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Rosa Parks and Abdul Durrant: creating change in different ways, at different times and in different parts of the world

Rosa Parks and Abdul Durrant: creating change in different ways, at different times and in different parts of the world

You probably know the story of Rosa Parks. You may not know about Abdul Durrant. Both of these Black leaders created change in different ways, at different times and in different parts of the world. But what did they have in common?

Citizens UK Executive Director, Matthew Bolton, explores the stories of these two powerful figures and how they altered history by being a part of bigger, community movements in his book How to Resist.

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Let’s start with their stories.

The story of Rosa Parks you probably know: the African American woman who famously refused to give up her seat in a bus when the bus driver asked a row of black passengers to move for a white man. Her arrest in 1955 gave rise to huge public outcry and started the Montgomery bus boycott. The boycott of public buses lasted 381 days and around three-quarters of the company’s passengers opted to walk instead. The young Baptist minister Martin Luther King Jr was appointed to lead the Montgomery Improvement Association, and help organise the boycott. After just over a year, the US Supreme Court ruled that segregation on buses was unconstitutional. It was a huge victory and turning point in the American civil rights movement. One brave woman setting in motion a campaign that changed the course of history.

The story of Abdul Durrant you probably don’t know: the black British Muslim man who worked nights as a cleaner at HSBC’s headquarters in Canary Wharf – that futuristic centre global capital, full of skyscrapers and jewellery shops. Every night he cleaned the offices of Sir John Bond, who earned £2 million a year a chairman of the bank. At the annual general meeting of the bank in 2003, Abdul came not as a cleaner but as a shareholder, having connected with others to buy shares and legitimate access to the company’s annual moment of public accountability. He stood up in front of all the investors and executives, nervous as anything, and said: ‘Sir John, we work in the same office but we live in different worlds. Let me tell you what it’s like to work on £4.50 an hour and bring up six children.’ This David and Goliath confrontation hit the headlines and within eighteen months, HSBC and also neighbouring Barclay’s had increased the pay of its cleaners. It was a turning point in the UK Living Wage campaign, which has lifted hundreds of thousands of people out of working poverty and changed the government’s approach to the minimum wage.”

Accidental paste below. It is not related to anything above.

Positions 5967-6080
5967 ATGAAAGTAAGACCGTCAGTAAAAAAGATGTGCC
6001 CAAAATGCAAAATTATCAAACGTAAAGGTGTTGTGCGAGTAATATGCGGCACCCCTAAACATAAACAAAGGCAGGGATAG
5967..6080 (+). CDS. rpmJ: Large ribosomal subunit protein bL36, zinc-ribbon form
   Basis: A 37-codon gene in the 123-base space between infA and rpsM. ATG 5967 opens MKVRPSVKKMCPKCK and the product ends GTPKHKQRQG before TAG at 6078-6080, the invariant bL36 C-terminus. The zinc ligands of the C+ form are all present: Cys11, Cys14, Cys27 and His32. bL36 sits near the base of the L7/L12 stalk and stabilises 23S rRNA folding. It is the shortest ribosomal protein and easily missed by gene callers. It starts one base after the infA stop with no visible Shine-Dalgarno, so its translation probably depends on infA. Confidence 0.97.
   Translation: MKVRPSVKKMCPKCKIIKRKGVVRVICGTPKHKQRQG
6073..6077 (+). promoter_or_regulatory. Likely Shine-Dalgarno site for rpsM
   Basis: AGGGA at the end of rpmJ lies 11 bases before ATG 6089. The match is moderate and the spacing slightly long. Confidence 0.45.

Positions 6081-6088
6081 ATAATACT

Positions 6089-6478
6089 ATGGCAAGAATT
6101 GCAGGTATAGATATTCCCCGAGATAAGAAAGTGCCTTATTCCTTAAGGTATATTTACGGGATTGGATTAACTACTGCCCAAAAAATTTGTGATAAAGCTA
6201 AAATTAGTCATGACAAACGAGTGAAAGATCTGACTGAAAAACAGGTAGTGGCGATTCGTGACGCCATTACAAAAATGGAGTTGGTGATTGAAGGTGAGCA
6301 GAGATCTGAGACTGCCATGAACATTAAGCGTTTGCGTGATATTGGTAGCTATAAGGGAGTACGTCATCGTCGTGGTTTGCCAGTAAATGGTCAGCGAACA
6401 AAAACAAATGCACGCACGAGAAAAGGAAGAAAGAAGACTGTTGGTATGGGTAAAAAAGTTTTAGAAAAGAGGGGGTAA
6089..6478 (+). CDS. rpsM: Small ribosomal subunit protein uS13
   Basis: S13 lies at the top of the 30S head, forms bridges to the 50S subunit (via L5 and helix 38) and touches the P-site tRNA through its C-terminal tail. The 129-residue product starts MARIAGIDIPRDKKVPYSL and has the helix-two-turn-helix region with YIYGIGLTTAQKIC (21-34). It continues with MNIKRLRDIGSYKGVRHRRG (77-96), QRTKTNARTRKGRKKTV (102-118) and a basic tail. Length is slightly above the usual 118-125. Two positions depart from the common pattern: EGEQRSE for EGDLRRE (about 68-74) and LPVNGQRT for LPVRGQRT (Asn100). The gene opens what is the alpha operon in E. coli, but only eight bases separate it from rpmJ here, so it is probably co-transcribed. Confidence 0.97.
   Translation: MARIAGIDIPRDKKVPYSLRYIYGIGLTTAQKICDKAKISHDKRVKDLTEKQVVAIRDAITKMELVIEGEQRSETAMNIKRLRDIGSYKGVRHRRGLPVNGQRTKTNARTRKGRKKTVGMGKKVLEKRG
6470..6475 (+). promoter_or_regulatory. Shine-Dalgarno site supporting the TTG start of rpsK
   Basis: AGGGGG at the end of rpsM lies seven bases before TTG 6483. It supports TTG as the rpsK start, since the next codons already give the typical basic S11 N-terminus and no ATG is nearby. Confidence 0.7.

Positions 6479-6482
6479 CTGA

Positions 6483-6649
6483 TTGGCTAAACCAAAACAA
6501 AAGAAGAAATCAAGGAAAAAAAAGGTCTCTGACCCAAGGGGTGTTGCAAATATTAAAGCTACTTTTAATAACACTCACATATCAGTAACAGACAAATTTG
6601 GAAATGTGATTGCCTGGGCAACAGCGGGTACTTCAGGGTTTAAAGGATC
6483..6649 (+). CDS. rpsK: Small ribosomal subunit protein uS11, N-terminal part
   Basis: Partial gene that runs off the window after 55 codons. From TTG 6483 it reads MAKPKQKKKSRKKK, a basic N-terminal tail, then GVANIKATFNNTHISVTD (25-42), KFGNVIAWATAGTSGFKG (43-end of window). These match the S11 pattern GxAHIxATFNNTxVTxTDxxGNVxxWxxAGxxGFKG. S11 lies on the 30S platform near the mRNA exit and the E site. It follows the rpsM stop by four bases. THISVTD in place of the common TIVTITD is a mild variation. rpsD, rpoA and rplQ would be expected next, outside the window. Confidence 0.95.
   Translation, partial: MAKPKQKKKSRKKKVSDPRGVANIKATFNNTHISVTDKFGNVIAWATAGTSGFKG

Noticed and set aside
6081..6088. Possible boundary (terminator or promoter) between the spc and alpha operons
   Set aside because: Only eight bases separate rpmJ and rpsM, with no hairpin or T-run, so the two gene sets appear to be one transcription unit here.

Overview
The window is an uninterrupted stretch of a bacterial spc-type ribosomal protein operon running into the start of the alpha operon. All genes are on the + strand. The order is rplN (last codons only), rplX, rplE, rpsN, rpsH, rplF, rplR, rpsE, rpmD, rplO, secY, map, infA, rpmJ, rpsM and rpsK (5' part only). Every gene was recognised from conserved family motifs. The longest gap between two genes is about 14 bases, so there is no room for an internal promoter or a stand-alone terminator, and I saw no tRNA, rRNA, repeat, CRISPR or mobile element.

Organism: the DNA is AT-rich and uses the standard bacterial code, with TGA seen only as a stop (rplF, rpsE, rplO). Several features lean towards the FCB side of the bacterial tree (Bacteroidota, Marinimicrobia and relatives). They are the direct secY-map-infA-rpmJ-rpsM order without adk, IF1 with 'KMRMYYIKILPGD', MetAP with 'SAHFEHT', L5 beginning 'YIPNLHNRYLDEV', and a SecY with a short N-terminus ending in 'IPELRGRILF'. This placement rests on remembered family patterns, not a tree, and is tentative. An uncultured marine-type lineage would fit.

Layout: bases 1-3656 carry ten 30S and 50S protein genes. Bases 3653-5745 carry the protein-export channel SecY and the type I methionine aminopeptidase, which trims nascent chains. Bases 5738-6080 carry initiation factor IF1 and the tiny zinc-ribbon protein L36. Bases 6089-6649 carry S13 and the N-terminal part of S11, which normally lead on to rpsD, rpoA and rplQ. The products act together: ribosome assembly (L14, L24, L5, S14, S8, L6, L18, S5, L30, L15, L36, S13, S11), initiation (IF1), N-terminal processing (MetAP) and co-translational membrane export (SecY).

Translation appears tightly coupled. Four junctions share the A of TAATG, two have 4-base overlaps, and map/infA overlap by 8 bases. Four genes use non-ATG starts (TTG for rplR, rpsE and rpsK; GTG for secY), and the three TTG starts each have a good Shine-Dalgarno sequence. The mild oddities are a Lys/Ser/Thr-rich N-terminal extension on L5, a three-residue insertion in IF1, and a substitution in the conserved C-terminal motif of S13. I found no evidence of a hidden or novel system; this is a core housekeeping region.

What did these two brave leaders have in common?

“Rosa Parks and Abdul Durrant were both trained in campaigning. Both were leaders in social change organisations. Their actions were not spontaneous acts of individual courage, they were key moments, planned and orchestrated as part of ongoing strategies by a group of people who came together in order to effect change. While this may be inspirational, it is so singular and superhuman as to become almost inimitable, how could they just suddenly do something like that? The reality is something quite different…

Rosa Parks had been active in the civil rights struggle ten years before the bus action. She was secretary of the Montgomery chapter of the National Association for the Advancement of Coloured People (NAACP). She had been trained at the Highlander Folk School, a centre for Civil Rights activists. The Montgomery NAACP had been planning a bus boycott for at least a year and had been looking for the right person to be a test case to take to the courts. There had already been at least three other black passengers that year who has refused to give up their seats, but in those cases there weren’t the right ingredients for the strategy to catch light. With Rosa, however, it did.

In 2003, Abdul Durrant was a leader in The East London Communities Organisation, part of Citizens UK. He had been trained in leadership and public action by the Citizens UK Community Organising programme. Community Organisers has been in and around Canary Wharf for two years, meeting with cleaning staff and testing out potential leaders and possible actions.”

Why does this matter?

"These less well-known parts of the stories are important: the teams, the training, the planning, the failed attempts. It all starts to make a bit more sense. You realise that Rosa and Abdul were trained and part of organisations operating according to a method and a strategy. They were just two people who played a particularly prominent role alongside others. It makes you think: what role could I play? What organisation should I be part of and what method do I need to use?

When in the future people look back at the great moments of social change in the twenty-first century, who will they talk about? It could be you."

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Community Organising strengthens institutions, develops leaders and creates change.

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